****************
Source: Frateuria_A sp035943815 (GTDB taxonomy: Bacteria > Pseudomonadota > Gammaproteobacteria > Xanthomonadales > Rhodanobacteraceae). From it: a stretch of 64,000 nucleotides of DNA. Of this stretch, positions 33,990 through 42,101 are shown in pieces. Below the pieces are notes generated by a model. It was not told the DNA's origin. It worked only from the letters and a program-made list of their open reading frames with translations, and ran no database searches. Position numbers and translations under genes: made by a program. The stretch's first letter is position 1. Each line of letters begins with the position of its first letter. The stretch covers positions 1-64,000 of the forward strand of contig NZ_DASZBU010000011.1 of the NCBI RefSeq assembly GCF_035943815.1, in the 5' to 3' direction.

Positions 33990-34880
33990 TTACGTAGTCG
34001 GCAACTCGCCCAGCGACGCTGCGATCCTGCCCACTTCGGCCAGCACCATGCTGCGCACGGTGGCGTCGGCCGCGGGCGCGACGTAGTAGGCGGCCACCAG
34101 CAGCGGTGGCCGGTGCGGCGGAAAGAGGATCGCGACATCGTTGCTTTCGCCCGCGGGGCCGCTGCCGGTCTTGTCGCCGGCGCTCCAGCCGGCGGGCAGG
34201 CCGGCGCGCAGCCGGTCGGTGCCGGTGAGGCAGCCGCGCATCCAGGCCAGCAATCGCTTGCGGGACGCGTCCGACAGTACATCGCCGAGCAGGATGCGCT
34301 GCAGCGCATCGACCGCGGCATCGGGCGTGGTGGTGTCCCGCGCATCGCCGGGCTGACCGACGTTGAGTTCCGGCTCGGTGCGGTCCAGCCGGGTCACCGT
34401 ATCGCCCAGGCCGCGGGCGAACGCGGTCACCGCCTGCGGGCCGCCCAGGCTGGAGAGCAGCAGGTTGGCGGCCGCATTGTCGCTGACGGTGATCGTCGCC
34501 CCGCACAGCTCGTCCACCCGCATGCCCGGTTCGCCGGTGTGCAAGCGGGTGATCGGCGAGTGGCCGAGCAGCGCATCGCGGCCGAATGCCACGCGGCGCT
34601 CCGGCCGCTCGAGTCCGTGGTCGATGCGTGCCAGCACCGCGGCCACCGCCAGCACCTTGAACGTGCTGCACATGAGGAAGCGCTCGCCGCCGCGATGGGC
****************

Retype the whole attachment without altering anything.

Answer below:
Source: Frateuria_A sp035943815 (GTDB taxonomy: Bacteria > Pseudomonadota > Gammaproteobacteria > Xanthomonadales > Rhodanobacteraceae). From it: a stretch of 64,000 nucleotides of DNA. Of this stretch, positions 33,990 through 42,101 are shown in pieces. Below the pieces are notes generated by a model. It was not told the DNA's origin. It worked only from the letters and a program-made list of their open reading frames with translations, and ran no database searches. Position numbers and translations under genes: made by a program. The stretch's first letter is position 1. Each line of letters begins with the position of its first letter. The stretch covers positions 1-64,000 of the forward strand of contig NZ_DASZBU010000011.1 of the NCBI RefSeq assembly GCF_035943815.1, in the 5' to 3' direction.

Positions 33990-34880
33990 TTACGTAGTCG
34001 GCAACTCGCCCAGCGACGCTGCGATCCTGCCCACTTCGGCCAGCACCATGCTGCGCACGGTGGCGTCGGCCGCGGGCGCGACGTAGTAGGCGGCCACCAG
34101 CAGCGGTGGCCGGTGCGGCGGAAAGAGGATCGCGACATCGTTGCTTTCGCCCGCGGGGCCGCTGCCGGTCTTGTCGCCGGCGCTCCAGCCGGCGGGCAGG
34201 CCGGCGCGCAGCCGGTCGGTGCCGGTGAGGCAGCCGCGCATCCAGGCCAGCAATCGCTTGCGGGACGCGTCCGACAGTACATCGCCGAGCAGGATGCGCT
34301 GCAGCGCATCGACCGCGGCATCGGGCGTGGTGGTGTCCCGCGCATCGCCGGGCTGACCGACGTTGAGTTCCGGCTCGGTGCGGTCCAGCCGGGTCACCGT
34401 ATCGCCCAGGCCGCGGGCGAACGCGGTCACCGCCTGCGGGCCGCCCAGGCTGGAGAGCAGCAGGTTGGCGGCCGCATTGTCGCTGACGGTGATCGTCGCC
34501 CCGCACAGCTCGTCCACCCGCATGCCCGGTTCGCCGGTGTGCAAGCGGGTGATCGGCGAGTGGCCGAGCAGCGCATCGCGGCCGAATGCCACGCGGCGCT
34601 CCGGCCGCTCGAGTCCGTGGTCGATGCGTGCCAGCACCGCGGCCACCGCCAGCACCTTGAACGTGCTGCACATGAGGAAGCGCTCGCCGCCGCGATGGGC